In a new video clip, the Wall Street Journal explores one of the areas of competition between the two superpowers that is emerging as a key theater of the 21st century tech wars: EV battery supply chains.
Followers of ARPN know all too well, and our friends at Benchmark Mineral Intelligence clearly visualized this fact in an infographic last fall: the United States has long been at the mercy of China when it comes to securing our EV battery supply chains, which sit at the heart of the green energy transition.
For your convenience, here’s the visual again:
As the Wall Street Journal outlines in its video clip, the “U.S. lags in most steps of the battery making-process, from sourcing raw materials to assembling components.”
Whether or not the U.S. can overcome these disadvantages remains to be seen — the WSJ points to the United States’ efforts to build out domestic mining and processing capabilities and leverage partnerships, but also rightfully points out that both approaches are fraught with immense challenges, which range from long permitting timelines for mining and processing projects to the NIMBY (not-in-my-backyard) movement going global.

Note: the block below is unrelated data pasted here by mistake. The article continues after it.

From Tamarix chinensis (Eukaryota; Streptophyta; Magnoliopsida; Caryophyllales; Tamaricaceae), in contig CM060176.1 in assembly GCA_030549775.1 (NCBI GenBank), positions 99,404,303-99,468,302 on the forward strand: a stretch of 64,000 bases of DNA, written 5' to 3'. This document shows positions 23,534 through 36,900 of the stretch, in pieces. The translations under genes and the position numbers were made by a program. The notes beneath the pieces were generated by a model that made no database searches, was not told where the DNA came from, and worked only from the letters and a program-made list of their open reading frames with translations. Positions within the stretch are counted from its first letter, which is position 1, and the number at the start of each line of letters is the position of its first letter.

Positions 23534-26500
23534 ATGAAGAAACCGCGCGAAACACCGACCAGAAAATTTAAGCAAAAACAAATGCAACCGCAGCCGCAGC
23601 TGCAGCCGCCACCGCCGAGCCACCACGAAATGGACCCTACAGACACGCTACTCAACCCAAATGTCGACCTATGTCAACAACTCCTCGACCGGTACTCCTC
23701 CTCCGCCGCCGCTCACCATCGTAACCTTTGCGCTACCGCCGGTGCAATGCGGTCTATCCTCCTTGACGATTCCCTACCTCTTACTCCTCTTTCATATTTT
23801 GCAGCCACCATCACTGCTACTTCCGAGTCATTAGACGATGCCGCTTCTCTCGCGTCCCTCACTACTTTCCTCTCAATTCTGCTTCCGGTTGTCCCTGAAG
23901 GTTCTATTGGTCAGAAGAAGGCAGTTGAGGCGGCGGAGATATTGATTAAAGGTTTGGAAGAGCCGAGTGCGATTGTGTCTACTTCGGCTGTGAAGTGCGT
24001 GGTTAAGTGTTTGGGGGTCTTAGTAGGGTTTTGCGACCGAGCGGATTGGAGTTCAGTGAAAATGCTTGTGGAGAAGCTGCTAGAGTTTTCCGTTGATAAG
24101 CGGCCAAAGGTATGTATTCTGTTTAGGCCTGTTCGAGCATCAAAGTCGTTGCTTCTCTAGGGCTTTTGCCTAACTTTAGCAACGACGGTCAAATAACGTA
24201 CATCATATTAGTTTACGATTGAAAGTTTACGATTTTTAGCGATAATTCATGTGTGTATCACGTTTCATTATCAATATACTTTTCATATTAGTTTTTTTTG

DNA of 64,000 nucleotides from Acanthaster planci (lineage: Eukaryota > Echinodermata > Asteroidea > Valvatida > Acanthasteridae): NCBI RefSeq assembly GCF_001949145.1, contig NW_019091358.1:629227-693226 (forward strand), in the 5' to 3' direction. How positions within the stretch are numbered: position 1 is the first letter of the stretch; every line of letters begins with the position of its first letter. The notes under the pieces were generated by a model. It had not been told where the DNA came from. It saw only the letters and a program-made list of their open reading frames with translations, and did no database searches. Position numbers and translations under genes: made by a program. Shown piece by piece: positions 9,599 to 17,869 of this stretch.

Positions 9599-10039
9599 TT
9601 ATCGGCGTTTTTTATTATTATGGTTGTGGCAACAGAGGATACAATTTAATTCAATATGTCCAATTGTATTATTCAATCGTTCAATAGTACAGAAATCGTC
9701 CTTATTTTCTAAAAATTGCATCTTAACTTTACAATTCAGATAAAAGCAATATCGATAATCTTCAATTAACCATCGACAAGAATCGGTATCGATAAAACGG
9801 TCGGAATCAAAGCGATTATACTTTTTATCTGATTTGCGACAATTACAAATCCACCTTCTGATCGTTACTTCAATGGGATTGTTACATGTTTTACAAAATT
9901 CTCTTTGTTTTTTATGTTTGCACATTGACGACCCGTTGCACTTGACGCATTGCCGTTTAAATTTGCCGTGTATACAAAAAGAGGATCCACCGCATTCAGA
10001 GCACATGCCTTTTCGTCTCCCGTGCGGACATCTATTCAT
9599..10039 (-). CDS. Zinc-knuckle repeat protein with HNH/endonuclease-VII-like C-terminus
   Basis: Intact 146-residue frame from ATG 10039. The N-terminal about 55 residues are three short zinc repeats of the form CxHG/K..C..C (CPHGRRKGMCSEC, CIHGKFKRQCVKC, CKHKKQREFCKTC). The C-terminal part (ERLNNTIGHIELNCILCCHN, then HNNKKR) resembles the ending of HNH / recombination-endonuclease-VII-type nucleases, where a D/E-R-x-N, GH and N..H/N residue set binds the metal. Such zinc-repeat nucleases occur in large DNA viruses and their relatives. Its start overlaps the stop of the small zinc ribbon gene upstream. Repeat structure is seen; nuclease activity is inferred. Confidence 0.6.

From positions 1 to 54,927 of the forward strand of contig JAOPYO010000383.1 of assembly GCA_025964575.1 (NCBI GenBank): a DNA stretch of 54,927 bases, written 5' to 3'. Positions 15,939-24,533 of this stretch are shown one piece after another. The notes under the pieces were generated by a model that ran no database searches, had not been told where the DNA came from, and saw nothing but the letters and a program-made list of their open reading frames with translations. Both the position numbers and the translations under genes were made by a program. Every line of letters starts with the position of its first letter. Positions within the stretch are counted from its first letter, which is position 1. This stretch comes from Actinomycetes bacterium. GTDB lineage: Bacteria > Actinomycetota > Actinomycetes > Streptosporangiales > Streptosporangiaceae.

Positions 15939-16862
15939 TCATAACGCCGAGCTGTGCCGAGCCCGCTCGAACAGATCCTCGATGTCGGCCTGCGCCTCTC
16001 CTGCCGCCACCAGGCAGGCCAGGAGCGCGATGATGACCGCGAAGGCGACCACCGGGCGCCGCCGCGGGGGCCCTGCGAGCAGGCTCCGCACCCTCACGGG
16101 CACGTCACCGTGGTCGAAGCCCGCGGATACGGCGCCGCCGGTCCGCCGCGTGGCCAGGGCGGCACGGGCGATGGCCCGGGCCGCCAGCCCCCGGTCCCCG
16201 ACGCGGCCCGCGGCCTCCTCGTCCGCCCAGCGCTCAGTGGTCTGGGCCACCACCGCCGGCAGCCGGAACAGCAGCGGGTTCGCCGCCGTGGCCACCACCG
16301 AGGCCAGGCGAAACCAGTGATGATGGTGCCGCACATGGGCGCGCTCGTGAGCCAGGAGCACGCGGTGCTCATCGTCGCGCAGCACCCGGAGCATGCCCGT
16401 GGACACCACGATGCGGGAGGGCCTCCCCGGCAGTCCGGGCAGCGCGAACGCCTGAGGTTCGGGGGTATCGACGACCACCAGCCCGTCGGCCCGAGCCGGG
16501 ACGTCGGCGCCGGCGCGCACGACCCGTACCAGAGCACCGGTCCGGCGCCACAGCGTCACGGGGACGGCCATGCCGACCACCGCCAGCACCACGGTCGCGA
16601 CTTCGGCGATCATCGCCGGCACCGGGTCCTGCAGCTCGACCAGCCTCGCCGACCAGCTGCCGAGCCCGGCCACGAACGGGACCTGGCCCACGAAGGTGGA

However “Herculean,” in the words of the WSJ, the task may be — against the backdrop of ever-increasing tensions between the United States and China, and with demand for critical minerals; be it the “battery criticals” or the “defense criticals;” soaring to unprecedented heights, there is no alternative to decoupling U.S. supply chains from China, and the sooner stakeholders come to term with this reality, the better.
Watch the video clip here.